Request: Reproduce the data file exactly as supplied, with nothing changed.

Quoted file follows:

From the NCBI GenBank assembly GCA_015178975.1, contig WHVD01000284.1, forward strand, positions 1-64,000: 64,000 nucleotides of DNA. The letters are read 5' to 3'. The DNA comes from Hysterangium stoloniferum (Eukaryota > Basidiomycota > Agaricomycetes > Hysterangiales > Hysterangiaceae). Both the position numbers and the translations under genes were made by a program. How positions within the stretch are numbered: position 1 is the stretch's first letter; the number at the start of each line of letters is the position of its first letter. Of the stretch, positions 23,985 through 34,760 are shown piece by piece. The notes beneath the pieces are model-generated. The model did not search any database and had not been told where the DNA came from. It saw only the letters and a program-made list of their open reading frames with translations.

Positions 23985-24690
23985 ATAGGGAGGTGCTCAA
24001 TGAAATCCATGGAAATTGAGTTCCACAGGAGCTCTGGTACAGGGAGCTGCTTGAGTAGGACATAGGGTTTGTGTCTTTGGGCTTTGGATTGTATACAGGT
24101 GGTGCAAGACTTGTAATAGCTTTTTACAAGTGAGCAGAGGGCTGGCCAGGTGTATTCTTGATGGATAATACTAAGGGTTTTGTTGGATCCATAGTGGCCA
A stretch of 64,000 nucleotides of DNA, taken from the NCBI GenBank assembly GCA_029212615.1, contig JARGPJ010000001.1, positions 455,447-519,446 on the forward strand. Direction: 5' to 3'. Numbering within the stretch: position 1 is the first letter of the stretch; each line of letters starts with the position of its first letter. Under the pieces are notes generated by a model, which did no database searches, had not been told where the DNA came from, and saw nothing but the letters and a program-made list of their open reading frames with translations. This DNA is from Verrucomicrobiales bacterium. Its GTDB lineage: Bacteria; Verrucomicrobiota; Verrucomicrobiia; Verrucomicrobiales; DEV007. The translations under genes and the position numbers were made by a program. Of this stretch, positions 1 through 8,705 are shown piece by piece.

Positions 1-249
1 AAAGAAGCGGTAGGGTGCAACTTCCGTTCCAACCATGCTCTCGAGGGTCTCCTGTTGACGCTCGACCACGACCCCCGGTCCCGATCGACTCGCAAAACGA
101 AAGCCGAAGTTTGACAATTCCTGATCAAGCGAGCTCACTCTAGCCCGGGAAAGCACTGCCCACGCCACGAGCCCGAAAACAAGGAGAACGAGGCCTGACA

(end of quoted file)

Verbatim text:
From the NCBI GenBank assembly GCA_015178975.1, contig WHVD01000284.1, forward strand, positions 1-64,000: 64,000 nucleotides of DNA. The letters are read 5' to 3'. The DNA comes from Hysterangium stoloniferum (Eukaryota > Basidiomycota > Agaricomycetes > Hysterangiales > Hysterangiaceae). Both the position numbers and the translations under genes were made by a program. How positions within the stretch are numbered: position 1 is the stretch's first letter; the number at the start of each line of letters is the position of its first letter. Of the stretch, positions 23,985 through 34,760 are shown piece by piece. The notes beneath the pieces are model-generated. The model did not search any database and had not been told where the DNA came from. It saw only the letters and a program-made list of their open reading frames with translations.

Positions 23985-24690
23985 ATAGGGAGGTGCTCAA
24001 TGAAATCCATGGAAATTGAGTTCCACAGGAGCTCTGGTACAGGGAGCTGCTTGAGTAGGACATAGGGTTTGTGTCTTTGGGCTTTGGATTGTATACAGGT
24101 GGTGCAAGACTTGTAATAGCTTTTTACAAGTGAGCAGAGGGCTGGCCAGGTGTATTCTTGATGGATAATACTAAGGGTTTTGTTGGATCCATAGTGGCCA
A stretch of 64,000 nucleotides of DNA, taken from the NCBI GenBank assembly GCA_029212615.1, contig JARGPJ010000001.1, positions 455,447-519,446 on the forward strand. Direction: 5' to 3'. Numbering within the stretch: position 1 is the first letter of the stretch; each line of letters starts with the position of its first letter. Under the pieces are notes generated by a model, which did no database searches, had not been told where the DNA came from, and saw nothing but the letters and a program-made list of their open reading frames with translations. This DNA is from Verrucomicrobiales bacterium. Its GTDB lineage: Bacteria; Verrucomicrobiota; Verrucomicrobiia; Verrucomicrobiales; DEV007. The translations under genes and the position numbers were made by a program. Of this stretch, positions 1 through 8,705 are shown piece by piece.

Positions 1-249
1 AAAGAAGCGGTAGGGTGCAACTTCCGTTCCAACCATGCTCTCGAGGGTCTCCTGTTGACGCTCGACCACGACCCCCGGTCCCGATCGACTCGCAAAACGA
101 AAGCCGAAGTTTGACAATTCCTGATCAAGCGAGCTCACTCTAGCCCGGGAAAGCACTGCCCACGCCACGAGCCCGAAAACAAGGAGAACGAGGCCTGACA